That all changed with The Living and the Dead, an album in which Holland scuffed up her beautiful blend of smoky jazz and folk with flinty rock guitar and moodiness. - Chris Barton

Best rebound

Britney Spears would seem to be the comeback pop female of choice, but let's face it: She had MTV championing her every move.

Also, when Britney appears half-naked in a magazine, it's marketing.

When Miley Cyrus does so, it's a S-C-A-N-D-A-L.

But Cyrus recovered quite nicely with the largely fast and spry Breakout. - Todd Martens

Best song with a crazy recorder solo

Dido's first instrument was the recorder, and on the song Grafton Street, a chronicle of her beloved father's last days, she plays it with the ferocity Ian Anderson applied to his flute in Jethro Tull. - Ann Powers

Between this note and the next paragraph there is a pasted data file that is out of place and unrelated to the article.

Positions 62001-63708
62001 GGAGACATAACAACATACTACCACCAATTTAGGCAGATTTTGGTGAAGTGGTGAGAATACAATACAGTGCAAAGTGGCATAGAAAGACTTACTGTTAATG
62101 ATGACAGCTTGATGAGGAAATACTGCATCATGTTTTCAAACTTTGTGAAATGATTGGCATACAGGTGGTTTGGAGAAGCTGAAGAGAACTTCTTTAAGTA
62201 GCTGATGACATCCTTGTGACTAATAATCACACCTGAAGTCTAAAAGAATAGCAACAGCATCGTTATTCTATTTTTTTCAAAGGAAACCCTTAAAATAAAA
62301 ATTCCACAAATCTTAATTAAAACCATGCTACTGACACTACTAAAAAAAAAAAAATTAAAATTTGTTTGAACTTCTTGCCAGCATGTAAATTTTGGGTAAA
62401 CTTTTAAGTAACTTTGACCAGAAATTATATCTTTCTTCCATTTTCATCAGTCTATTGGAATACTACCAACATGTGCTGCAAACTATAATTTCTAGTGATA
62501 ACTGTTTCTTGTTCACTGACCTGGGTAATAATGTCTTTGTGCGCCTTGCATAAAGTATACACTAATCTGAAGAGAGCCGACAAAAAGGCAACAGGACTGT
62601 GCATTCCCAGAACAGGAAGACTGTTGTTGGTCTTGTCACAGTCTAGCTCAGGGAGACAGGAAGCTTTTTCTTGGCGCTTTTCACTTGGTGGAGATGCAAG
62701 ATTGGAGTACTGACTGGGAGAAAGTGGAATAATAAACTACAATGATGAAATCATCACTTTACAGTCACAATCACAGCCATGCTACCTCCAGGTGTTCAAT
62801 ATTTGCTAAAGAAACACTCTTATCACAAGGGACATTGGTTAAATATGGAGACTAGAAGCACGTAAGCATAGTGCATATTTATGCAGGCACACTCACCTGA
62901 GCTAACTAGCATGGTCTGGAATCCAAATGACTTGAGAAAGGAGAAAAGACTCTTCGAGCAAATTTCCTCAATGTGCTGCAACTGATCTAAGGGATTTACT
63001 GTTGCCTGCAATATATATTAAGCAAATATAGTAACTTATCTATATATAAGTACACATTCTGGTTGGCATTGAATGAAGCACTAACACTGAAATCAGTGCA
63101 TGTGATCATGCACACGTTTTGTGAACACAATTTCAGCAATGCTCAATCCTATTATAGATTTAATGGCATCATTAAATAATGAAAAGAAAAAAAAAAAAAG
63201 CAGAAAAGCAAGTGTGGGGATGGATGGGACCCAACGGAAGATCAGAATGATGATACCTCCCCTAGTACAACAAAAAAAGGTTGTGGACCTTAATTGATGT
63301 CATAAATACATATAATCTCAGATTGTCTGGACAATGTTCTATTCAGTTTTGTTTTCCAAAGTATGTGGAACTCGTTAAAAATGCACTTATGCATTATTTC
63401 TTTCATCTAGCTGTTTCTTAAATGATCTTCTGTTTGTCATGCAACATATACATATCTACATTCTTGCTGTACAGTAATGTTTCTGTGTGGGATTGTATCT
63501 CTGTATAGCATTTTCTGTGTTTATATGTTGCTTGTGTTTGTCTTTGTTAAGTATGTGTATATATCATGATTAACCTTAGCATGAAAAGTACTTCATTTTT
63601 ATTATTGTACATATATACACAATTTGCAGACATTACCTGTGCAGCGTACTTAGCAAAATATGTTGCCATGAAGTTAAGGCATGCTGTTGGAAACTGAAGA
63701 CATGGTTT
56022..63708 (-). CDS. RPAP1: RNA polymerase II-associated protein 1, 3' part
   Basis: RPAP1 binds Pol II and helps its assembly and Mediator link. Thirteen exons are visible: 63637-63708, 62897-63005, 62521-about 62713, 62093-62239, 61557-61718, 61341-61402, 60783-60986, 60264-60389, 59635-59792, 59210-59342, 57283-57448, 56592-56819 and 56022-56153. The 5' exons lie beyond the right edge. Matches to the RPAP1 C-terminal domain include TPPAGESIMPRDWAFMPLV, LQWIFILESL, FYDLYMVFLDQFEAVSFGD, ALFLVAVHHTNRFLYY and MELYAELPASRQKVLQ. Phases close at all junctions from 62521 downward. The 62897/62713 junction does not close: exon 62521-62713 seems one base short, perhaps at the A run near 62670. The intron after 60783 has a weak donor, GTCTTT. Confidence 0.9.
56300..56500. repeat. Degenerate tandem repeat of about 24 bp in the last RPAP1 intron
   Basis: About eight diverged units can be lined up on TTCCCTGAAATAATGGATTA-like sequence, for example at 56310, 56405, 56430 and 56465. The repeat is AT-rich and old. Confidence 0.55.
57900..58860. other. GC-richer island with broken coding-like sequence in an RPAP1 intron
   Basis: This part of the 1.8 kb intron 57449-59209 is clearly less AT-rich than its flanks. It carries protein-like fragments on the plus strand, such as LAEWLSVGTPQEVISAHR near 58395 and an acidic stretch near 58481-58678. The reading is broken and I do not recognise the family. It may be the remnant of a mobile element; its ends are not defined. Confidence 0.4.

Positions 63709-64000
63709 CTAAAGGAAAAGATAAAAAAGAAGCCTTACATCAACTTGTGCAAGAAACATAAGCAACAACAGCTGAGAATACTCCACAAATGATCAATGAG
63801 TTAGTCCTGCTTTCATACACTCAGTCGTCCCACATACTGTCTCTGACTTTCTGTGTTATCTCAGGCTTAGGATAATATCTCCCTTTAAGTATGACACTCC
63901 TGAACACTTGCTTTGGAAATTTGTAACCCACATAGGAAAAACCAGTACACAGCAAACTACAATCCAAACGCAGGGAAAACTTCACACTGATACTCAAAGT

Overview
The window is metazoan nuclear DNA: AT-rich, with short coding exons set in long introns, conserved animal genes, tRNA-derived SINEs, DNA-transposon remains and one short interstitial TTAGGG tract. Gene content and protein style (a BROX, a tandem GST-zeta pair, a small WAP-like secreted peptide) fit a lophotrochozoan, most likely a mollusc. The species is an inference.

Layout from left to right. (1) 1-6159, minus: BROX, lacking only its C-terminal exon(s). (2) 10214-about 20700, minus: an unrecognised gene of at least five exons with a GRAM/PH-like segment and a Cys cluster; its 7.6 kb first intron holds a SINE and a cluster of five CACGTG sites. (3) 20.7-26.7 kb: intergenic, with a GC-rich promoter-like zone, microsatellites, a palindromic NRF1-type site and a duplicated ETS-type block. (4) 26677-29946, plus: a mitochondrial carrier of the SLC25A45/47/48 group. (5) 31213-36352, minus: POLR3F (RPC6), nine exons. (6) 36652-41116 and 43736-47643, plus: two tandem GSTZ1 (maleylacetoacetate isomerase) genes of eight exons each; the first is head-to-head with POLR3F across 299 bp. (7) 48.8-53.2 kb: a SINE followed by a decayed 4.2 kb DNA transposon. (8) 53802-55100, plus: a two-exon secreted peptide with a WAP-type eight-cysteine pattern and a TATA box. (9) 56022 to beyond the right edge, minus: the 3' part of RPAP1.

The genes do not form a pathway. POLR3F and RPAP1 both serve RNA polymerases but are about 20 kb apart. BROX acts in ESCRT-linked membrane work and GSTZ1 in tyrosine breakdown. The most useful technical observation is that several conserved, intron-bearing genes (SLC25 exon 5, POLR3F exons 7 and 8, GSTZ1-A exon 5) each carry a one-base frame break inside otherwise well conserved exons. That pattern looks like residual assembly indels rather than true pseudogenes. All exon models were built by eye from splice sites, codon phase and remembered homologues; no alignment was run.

Best UK No 1 that didn't flood the US

The Ting Tings seemed poised to break here, coming out of SXSW with buzz and an iTunes commercial.

They're not exactly an unknown entity, but the spunky single That's Not My Name hasn't become the inescapable hit on these shores as it has overseas. - Todd Martens

Best video that needs to become a Wes Anderson film

No matter how you feel about Vampire Weekend, the video for Cape Cod Kwassa Kwassa has got all the makings.

The plot is "goth girl goes to preppy party; catches guy singing to prom queen," which Anderson surely could find a way to over-direct.

Choice lines can be taken from the song: "Can you stay up to see the dawn in the colours of Benetton?" And hey, just use the band's name for a title - vampires are all the rage. - Margaret Wappler

Best major label(s)

With album sales dropping, it's nice to see at least two major labels - Capitol/Emi and Interscope - get their old-school hustle on (for certain artists, anyway).

Capitol/EMI gets the nod for breaking Katy Perry, while Interscope should be given credit for not giving up on Lady Gaga. - Charlie Amter

Best title to predict listener reaction

My Morning Jacket seriously overreached with the album Evil Urges, but never more so than on the falsetto-funk goof Highly Suspicious.